Perhaps more than anyone else ever associated with the motion picture industry Stanley Kramer has been and still is a name that signifies quality and prestige, intelligence and social conscience. But as a director and a producer there is a marked difference in the films bearing Kramer’s name. With the advantage of hindsight, of looking back over his entire filmography, the films that Kramer produced and did not direct seem to hold up better over time. Perhaps that is because of the skill possessed by those filmmakers whom he contracted to helm these films. But I would argue there is a coherent stylistic similarity between the majority of these films that is indicative of the cause of the longevity of these films.
Consider Champion (dir. Mark Robson, 1949), The Member Of The Wedding (dir. Fred Zinnemann, 1952), The Wild One (Laszlo Benedek, 1953), The 5,000 Fingers Of Dr. T (dir. Roy Rowland, 1953), and A Child Is Waiting (dir. John Cassavetes, 1963) and one is struck by the fact that each of these films, with their diverse styles and contents, have at their core a strong emotional relationship between two characters. Champion concerns itself with the familial bonds between two brothers (Kirk Douglas and Arthur Kennedy) that are tested and ultimately broken by the elder brother’s ambition and greed. The other four films mentioned above are concerned, at their core, with the search for a surrogate parent. In The Member Of The Wedding Frankie (Julie Harris) finds a surrogate mother in Berenice (Ethel Waters) in the same way Marlon Brando finds a “mother” figure in Mary Murphy in The Wild One, or the father/son relationship between Tommy Rettig and Peter Lind Hayes in The 5,000 Fingers Of Dr.T. Besides The Champion, the other exception to this trend is A Child Is Waiting whose central relationship is between Judy Garland whose well-meaning music teacher finds the child she has always wanted in Bruce Ritchey. So though these films are essentially “message movies” designed to propagate contemporary progressive views, they work in equal parts as character studies. And like most successful character studies in American cinema the narrative design of these five films seeks to illuminate the character of the protagonist via the protagonist’s search for emotional fulfillment in the external form of another character.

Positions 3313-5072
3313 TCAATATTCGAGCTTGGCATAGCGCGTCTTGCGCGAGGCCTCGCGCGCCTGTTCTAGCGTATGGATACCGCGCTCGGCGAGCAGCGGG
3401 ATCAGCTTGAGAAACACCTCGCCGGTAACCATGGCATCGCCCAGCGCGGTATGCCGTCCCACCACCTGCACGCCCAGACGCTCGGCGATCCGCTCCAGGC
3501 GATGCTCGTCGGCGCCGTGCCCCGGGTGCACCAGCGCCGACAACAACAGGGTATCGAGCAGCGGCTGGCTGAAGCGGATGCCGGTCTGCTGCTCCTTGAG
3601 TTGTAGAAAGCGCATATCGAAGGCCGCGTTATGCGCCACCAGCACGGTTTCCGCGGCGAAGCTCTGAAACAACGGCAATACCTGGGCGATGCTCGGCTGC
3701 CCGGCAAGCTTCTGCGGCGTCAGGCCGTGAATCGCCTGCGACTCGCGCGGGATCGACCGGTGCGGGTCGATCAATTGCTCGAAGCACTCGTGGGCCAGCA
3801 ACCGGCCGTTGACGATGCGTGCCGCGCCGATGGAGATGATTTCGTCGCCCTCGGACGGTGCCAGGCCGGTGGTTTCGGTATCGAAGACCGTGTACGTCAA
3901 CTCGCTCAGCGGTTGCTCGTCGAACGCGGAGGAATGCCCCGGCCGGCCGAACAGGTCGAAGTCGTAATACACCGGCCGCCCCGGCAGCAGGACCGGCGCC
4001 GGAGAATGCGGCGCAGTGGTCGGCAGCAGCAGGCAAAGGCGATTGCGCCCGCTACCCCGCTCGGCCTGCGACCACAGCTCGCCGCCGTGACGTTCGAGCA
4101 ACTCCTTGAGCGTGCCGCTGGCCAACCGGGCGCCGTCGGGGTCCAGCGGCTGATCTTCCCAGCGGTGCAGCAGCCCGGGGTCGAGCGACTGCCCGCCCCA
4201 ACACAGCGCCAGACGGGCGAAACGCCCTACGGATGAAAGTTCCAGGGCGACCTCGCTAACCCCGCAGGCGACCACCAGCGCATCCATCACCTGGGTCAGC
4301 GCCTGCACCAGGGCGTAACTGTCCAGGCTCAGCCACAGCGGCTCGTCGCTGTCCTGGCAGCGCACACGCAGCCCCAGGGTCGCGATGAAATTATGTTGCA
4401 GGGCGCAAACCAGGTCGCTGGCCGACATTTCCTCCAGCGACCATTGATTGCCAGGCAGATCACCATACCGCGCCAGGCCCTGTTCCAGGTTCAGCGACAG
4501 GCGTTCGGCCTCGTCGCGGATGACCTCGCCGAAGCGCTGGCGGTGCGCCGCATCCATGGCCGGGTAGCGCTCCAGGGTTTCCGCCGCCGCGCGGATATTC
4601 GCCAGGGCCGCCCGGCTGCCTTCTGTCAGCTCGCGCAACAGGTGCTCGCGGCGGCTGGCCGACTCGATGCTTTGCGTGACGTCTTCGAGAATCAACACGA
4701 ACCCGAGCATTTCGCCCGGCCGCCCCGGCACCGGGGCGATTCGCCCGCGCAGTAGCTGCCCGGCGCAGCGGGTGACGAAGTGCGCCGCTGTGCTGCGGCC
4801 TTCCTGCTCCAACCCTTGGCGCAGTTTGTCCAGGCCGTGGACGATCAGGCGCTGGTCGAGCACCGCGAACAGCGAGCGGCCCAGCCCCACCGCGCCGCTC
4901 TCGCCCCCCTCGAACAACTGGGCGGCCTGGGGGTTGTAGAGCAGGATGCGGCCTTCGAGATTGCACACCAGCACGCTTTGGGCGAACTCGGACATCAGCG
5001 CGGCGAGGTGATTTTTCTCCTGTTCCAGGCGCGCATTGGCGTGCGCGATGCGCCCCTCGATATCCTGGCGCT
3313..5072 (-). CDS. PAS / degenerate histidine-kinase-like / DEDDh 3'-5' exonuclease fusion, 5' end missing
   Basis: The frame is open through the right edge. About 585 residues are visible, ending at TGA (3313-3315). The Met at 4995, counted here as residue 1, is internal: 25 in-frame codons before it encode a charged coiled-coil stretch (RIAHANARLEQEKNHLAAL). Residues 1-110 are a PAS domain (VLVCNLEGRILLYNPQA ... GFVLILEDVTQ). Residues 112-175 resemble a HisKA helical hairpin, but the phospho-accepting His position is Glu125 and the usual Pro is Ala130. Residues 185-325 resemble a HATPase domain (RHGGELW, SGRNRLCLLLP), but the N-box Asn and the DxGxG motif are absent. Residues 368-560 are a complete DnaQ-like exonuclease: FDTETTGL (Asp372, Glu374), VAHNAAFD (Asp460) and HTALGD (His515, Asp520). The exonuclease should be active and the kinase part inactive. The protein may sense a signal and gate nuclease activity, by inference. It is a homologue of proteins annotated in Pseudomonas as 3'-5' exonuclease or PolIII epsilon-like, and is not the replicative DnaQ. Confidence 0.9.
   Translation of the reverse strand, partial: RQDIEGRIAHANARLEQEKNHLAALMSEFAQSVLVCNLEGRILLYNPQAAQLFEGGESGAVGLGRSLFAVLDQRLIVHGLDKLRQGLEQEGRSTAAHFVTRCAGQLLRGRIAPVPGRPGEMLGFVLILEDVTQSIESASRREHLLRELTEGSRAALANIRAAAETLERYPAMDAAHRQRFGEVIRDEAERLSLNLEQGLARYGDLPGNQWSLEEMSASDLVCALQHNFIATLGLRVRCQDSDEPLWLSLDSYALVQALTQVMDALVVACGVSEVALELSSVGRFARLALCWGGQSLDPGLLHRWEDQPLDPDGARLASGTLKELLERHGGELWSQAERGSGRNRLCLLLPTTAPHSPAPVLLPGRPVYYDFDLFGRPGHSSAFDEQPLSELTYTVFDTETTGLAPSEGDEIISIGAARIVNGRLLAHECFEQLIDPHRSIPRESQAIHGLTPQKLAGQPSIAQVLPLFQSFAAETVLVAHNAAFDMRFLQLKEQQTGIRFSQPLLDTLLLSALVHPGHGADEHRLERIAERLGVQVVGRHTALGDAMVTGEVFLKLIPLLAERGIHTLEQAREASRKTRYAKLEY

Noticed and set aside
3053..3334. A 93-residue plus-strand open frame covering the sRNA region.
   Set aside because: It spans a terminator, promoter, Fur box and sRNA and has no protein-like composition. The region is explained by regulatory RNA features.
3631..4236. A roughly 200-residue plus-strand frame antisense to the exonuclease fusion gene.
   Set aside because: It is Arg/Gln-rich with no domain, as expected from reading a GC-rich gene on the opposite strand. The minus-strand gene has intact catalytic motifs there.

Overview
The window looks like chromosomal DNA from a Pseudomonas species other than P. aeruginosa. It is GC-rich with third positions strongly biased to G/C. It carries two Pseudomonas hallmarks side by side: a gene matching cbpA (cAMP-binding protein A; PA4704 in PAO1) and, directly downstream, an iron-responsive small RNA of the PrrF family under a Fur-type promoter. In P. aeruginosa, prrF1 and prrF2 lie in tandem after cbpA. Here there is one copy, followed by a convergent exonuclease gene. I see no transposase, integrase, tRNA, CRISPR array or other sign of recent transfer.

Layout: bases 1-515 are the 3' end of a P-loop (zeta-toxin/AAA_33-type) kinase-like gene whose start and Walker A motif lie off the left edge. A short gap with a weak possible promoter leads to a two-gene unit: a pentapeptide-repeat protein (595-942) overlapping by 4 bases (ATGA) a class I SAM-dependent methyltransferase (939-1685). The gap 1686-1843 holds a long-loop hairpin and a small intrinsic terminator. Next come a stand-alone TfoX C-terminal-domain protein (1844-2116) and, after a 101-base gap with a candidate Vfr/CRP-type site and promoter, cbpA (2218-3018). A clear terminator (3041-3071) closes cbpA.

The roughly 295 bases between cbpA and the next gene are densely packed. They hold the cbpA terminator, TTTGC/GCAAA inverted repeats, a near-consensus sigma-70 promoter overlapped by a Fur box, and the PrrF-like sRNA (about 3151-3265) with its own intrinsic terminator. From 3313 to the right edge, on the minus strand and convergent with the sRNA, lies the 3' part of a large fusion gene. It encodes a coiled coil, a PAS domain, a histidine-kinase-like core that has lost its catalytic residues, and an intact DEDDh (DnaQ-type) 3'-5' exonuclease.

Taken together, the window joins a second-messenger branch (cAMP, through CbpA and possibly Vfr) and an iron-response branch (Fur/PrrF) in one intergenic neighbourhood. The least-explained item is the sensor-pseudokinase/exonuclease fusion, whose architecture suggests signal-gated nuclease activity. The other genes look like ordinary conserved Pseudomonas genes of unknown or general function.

One can pinpoint the application of this technical trend in the productions Kramer himself directed quite easily, particularly in Ship Of Fools (1965), Guess Who’s Coming To Dinner (1967), and The Domino Principle (1977). But even these films are incapable of being as human in their treatment of character as those productions helmed by other directors primarily because the narratives of these films are so heavily over burdened with characters. Filmicly, in his role as producer, Kramer is typically quite skilled at constructing his prestige ensemble dramas, like Judgement At Nuremberg (1961). But for Kramer the director the focus, albeit, the priority of the direction in such cases is on the concept proposed by the narrative and all of its components included. So where Zinnemann or Cassavetes may down-play the preachiness of the script, Kramer embraces it, arranges, and choreographs the performances to cater to it.